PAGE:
Disease activity is currently monitored using the Ankylosing Spondylitis Disease Activity Score (ASDAS)4 according to established ASAS guidelines. ASDAS is a composite index that combines five disease activity variables into a single score. It has been developed as an improvement on previously self-rated tools, such as the Bath Ankylosing Spondylitis Disease Activity Index (BASDAI),5 by incorporating objective biochemical measures of C reactive protein (CRP) or erythrocyte sedimentation rate (ESR) into the data-driven index.6 The score is highly discriminatory7 and has outperformed other disease assessment tools8 in the assessment of disease activity. ASDAS paralleled the levels of inflammatory markers both elevated during active disease and decreased after treatment with biologics.9
However, the relationship between clinical disease activity and inflammation on MRI is inconclusive and considerably dependent on the imaging sequence used. In general, ASDAS shows better correlation with MRI inflammation than other clinical disease activity parameters.10–14 Traditional sequences such short tau inversion recovery (STIR) or T2 fat suppression have reasonable spatial resolution, which is advantageous in showing the extent of inflammation but poorly sensitive in measuring intensity.
Diffusion-weighted imaging (DWI) is a newer MRI sequence that exploits the impedance of water molecules at the tissue level15 to visualise the bone marrow oedema of spinal inflammation. By removing artefacts, the corresponding computer-generated apparent diffusion coefficient (ADC) maps produce the most objective measures of intensity of inflammation. DWI is shown to outperform STIR imaging in quantifying disease activity,16 17 and our recent research has proposed ADC as an imaging biomarker of spinal inflammation in SpA.18
We hypothesise that ASDAS is associated with intensity of inflammation on diffusion-weighted MRI as represented by ADC values.
This is a cross-sectional study using data from a large DWI observational cohort in participants with axial SpA. It has been registered in the clinical trial registry of The University of Hong Kong. The goals of the cohort are to evaluate the use of DWI in the diagnosis and monitoring of disease activity in patients with axial SpA. We included patients older than 18 years old with back pain and an expert diagnosis of axial SpA from eight rheumatology centres (Queen Mary Hospital, Grantham Hospital, Tung Wah Hospital, Pamela Youde Nethersole Eastern Hospital, Caritas Medical Centre, Tseung Kwan O Hospital, Kwong Wah Hospital and Prince of Wales Hospital) from April 2014 to February 2019. Participants who were pregnant, on biological therapy, on prednisolone (or dose equivalent steroid) dosage of 10 mg or more, or contraindicated for MRI were excluded. All participants were required to sign an informed consent. Details of the cohort have also been reported in our previous publications.18 19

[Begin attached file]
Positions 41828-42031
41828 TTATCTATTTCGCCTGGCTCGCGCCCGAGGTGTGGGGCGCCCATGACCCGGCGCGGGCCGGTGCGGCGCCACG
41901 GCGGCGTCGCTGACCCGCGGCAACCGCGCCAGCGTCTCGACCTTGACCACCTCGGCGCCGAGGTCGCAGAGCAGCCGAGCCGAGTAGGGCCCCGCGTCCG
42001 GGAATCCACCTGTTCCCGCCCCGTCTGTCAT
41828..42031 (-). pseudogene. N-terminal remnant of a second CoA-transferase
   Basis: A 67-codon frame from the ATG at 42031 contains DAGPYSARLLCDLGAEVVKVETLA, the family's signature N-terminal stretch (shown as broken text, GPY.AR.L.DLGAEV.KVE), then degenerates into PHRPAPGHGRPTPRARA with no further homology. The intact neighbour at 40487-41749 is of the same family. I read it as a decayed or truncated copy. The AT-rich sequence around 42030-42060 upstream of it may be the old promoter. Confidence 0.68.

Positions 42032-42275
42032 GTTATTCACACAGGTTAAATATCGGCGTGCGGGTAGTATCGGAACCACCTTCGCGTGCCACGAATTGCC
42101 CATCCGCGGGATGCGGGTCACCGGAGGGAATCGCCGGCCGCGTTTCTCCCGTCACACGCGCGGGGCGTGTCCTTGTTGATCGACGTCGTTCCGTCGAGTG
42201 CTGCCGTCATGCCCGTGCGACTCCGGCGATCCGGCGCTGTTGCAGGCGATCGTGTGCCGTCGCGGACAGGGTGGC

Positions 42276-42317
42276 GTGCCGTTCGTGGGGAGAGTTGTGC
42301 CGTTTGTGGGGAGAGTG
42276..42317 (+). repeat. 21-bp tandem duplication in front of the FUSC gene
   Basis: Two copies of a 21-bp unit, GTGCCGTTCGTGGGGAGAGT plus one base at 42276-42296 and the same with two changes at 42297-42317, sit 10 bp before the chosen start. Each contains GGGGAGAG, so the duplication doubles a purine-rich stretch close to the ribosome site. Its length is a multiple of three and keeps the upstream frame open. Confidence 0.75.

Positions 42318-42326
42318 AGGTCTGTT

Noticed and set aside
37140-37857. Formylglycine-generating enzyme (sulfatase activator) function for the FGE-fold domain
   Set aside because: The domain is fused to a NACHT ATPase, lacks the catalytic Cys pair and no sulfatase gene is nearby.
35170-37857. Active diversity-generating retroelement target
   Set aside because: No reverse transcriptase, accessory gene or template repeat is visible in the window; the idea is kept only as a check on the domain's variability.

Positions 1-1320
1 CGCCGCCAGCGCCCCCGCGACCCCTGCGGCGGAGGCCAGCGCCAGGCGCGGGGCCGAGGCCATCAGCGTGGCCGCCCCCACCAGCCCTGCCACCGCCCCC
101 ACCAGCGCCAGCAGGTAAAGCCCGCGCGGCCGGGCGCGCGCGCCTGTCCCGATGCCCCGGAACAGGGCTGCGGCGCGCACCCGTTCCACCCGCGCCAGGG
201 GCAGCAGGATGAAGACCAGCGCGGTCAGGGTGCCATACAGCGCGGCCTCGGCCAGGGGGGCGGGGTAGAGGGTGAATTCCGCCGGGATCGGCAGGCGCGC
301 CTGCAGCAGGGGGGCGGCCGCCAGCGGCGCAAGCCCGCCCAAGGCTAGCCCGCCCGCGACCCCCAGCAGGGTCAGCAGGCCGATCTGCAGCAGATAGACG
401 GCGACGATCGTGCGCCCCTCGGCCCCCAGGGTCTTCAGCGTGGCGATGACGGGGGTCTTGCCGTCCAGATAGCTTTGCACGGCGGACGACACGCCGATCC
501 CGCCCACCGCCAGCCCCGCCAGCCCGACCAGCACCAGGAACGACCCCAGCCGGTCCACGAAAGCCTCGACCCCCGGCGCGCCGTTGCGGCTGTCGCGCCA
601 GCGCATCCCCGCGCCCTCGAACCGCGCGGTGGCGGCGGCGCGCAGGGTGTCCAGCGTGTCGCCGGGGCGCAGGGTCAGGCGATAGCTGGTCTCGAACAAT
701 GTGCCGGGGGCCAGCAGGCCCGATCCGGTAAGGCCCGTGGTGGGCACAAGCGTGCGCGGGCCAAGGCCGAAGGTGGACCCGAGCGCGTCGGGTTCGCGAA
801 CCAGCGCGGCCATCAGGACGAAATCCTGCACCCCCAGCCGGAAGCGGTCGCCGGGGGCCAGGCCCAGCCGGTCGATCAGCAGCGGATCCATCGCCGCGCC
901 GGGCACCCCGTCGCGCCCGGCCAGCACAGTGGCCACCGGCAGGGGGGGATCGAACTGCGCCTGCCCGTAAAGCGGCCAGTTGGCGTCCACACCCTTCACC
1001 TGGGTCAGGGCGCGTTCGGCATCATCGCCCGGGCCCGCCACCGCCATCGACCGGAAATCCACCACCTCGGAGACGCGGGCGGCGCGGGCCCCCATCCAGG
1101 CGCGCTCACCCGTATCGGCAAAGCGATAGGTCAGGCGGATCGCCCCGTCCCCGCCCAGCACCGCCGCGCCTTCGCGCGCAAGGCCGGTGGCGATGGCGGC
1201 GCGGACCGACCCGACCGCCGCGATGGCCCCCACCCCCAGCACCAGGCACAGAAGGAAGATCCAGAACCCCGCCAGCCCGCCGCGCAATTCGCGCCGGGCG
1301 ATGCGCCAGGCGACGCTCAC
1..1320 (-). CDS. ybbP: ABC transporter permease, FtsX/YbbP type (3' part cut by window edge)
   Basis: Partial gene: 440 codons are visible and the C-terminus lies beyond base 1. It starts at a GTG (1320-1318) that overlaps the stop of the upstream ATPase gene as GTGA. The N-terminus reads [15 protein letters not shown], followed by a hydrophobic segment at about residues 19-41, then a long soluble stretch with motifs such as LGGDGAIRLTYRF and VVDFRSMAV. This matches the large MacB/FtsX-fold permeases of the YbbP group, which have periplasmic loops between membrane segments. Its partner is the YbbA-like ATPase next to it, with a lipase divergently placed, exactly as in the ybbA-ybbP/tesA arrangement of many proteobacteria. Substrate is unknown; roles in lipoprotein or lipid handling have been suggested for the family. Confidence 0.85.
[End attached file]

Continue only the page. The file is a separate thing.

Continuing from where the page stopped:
All recruited participants were interviewed for demographic and clinical data. These included age, gender, duration of back pain, family history of SpA, history of inflammatory bowel disease, history of psoriasis and history of enthesitis. Duration of back pain was defined as the time between the first onset of back pain and the date of interview. Physical examination was performed to determine tender joint (44 joints) and swollen joint (44 joints) counts. Participants completed self-assessment questionnaires, including BASDAI and Bath Ankylosing Spondylitis Global Score.20 The questionnaires were measured as Numerical Rating Score from 1 to 10. Blood tests, including CRP, erythrocyte sedimentation rate (ESR) and human leucocyte antigen (HLA)-B27, were done. ASDAS based on CRP (ASDAS-CRP) and on ESR (ASDAS-ESR) were calculated. Radiographs of the lumbosacral spine were done to determine the presence of radiological AS. Fulfilment of the ASAS classification criteria for axial SpA1 2 was determined in all participants.